Background: The prospective associations between social isolation, loneliness, and health behaviors are uncertain, despite the potential importance of these relationships over time for outcomes including mortality.
Purpose: To examine the associations between baseline social isolation, baseline loneliness, and engagement in health behaviors over 10 years among older adults.
Methods: Data were from 3,392 men and women aged ≥52 years in the English Longitudinal Study of Ageing from 2004/2005 to 2014/2015. Modified Poisson regression was specified to estimate relative risks (RRs) and 95% confidence intervals for the associations between baseline social isolation, baseline loneliness, and consistent weekly moderate-to-vigorous physical activity, consistent five daily fruit and vegetable servings, daily alcohol drinking at any time point, smoking at any time point, and a consistently overweight/obese body mass index over the follow-up (all yes vs. no). Models were population weighted and adjusted for sociodemographic factors, health indicators, and depressive symptoms, with mutual adjustment for social isolation and loneliness.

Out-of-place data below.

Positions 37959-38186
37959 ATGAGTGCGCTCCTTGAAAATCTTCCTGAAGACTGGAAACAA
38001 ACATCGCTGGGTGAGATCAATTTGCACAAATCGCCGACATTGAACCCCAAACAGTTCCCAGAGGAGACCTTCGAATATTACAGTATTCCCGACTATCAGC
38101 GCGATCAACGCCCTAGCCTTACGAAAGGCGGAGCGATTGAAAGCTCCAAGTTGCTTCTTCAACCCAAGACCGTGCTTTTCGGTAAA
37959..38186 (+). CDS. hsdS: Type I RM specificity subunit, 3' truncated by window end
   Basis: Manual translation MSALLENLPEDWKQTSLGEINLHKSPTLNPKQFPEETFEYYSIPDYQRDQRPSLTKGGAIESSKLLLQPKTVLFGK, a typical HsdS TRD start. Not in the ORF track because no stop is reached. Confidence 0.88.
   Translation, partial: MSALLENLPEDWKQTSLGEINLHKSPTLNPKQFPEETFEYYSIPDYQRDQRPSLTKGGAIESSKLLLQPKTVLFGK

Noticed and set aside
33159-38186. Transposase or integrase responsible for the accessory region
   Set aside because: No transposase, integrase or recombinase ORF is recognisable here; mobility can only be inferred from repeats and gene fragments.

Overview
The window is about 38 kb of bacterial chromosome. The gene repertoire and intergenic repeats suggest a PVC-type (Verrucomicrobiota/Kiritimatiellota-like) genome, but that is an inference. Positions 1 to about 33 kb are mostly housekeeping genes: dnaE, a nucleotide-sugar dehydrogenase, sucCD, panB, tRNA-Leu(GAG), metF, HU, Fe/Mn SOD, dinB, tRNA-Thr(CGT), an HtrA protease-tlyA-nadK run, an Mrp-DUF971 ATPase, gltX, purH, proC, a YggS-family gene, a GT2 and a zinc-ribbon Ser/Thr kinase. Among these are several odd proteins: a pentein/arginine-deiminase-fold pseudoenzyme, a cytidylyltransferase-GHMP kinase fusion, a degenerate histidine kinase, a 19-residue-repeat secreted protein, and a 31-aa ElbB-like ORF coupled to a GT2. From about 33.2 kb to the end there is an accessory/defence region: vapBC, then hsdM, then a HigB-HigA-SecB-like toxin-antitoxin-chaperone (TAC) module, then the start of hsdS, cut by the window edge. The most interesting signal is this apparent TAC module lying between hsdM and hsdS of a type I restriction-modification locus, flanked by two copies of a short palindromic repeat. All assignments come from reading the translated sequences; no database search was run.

Results: Socially isolated participants were less likely than non-isolated participants to consistently report weekly moderate-to-vigorous physical activity (RR = 0.86; 0.77-0.97) or five daily fruit and vegetable servings (RR = 0.81; 0.63-1.04). They were less likely to be consistently overweight or obese (RR = 0.86; 0.77-0.97) and more likely to smoke at any time point (RR = 1.46; 1.17-1.82). Loneliness was not associated with health behaviors or body mass index in adjusted models. Among smokers, loneliness was negatively associated with successful smoking cessation over the follow-up (RR = 0.31; 0.11-0.90).
Conclusions: Social isolation was associated with a range of health-related behaviors, and loneliness was associated with smoking cessation over a 10 year follow-up in older English adults.